A human factors perspective on how to keep SAE Level 3 conditional automated driving safe
Gerber, M. A., Schroeter, R., & Ho, B. (2023). A human factors perspective on how to keep SAE Level 3 conditional automated driving safe. Transportation Research Interdisciplinary Perspectives, 22, 100959. https://doi.org/10.1016/j.trip.2023.100959
The Society of Automotive Engineers (SAE) defines Conditional Automated Driving (CAD) or SAE level 3 as the next step in the transition to higher automated driving. A human factors challenge at this level is to keep the fallback-ready user aware of the driving situation. The problem with the widely accepted terminology of SAE is that it does not consider the human factors of achieving this safety-critical transition and lacks in defining a required or appropriate state of fallback readiness and how a human reaches this state.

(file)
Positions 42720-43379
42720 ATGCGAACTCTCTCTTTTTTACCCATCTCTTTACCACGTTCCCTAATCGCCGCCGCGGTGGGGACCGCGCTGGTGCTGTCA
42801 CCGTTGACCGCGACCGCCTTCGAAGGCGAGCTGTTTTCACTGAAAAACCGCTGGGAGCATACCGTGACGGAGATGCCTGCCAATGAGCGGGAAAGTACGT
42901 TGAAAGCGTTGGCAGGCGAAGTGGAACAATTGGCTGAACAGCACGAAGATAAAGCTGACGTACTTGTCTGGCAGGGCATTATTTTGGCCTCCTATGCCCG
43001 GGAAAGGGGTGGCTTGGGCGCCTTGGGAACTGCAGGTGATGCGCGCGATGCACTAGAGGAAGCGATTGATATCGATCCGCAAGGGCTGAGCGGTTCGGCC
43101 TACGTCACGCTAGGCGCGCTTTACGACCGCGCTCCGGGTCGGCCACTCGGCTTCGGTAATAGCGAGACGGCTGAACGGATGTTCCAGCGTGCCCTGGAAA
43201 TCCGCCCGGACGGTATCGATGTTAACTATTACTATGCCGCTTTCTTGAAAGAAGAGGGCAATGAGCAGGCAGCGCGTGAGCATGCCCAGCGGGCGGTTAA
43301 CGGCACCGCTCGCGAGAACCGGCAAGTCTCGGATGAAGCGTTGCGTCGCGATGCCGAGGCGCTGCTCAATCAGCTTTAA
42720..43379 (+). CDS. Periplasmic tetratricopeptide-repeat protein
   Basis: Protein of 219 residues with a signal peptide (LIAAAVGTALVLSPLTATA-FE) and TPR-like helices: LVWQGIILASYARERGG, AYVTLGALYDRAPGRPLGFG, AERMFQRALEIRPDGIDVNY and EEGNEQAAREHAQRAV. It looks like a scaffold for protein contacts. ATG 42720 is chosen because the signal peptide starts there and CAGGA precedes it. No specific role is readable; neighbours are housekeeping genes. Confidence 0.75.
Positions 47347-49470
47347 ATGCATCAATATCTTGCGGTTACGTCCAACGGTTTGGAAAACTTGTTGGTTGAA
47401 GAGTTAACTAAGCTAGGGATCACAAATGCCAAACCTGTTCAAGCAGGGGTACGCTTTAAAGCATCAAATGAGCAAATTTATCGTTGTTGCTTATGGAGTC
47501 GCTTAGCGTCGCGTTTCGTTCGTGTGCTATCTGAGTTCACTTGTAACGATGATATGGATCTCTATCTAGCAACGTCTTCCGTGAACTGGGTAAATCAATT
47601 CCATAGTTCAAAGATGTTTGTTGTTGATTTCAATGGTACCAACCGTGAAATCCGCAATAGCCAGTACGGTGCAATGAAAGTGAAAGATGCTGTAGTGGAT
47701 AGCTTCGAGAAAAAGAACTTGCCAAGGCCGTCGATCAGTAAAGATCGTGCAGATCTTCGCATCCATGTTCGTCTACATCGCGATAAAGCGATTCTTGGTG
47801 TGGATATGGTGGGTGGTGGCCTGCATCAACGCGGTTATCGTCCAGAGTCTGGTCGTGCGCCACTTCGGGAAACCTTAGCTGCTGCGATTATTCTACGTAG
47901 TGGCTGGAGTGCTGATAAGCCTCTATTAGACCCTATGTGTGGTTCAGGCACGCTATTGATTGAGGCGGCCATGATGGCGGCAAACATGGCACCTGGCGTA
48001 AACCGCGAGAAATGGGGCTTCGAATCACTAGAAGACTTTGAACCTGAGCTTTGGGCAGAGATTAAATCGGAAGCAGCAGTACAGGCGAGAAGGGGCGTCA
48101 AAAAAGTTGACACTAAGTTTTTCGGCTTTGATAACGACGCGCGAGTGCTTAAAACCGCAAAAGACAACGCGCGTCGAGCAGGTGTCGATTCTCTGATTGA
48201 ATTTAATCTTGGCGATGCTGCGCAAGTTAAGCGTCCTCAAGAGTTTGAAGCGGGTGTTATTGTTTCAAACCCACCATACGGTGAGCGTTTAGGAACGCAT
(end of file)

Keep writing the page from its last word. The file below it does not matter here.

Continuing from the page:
This paper aims to understand how research and industry currently perceive the problem and how they counteract it. We conducted exploratory expert interviews with N = 15 subject matter experts from universities, research centres and vehicle manufacturers.
Based on the findings of the expert interviews, we discuss how fallback-ready users might be kept in the loop. The results show that the user should remain physically and sensory in the state of regular drivers to allow a safe transition, which narrows down the problem to maintaining an appropriate cognitive state, level of arousal, and motivational conditions. Lastly, the experts identify that the NDRA should be (a) limited to the onboard-entertainment system and (b) context-aware and (temporarily) restricted or interrupted. We provide concrete design recommendations grounded in (or drawing upon) theoretical frameworks and current human factors expert views and highlight specific challenges that require more research.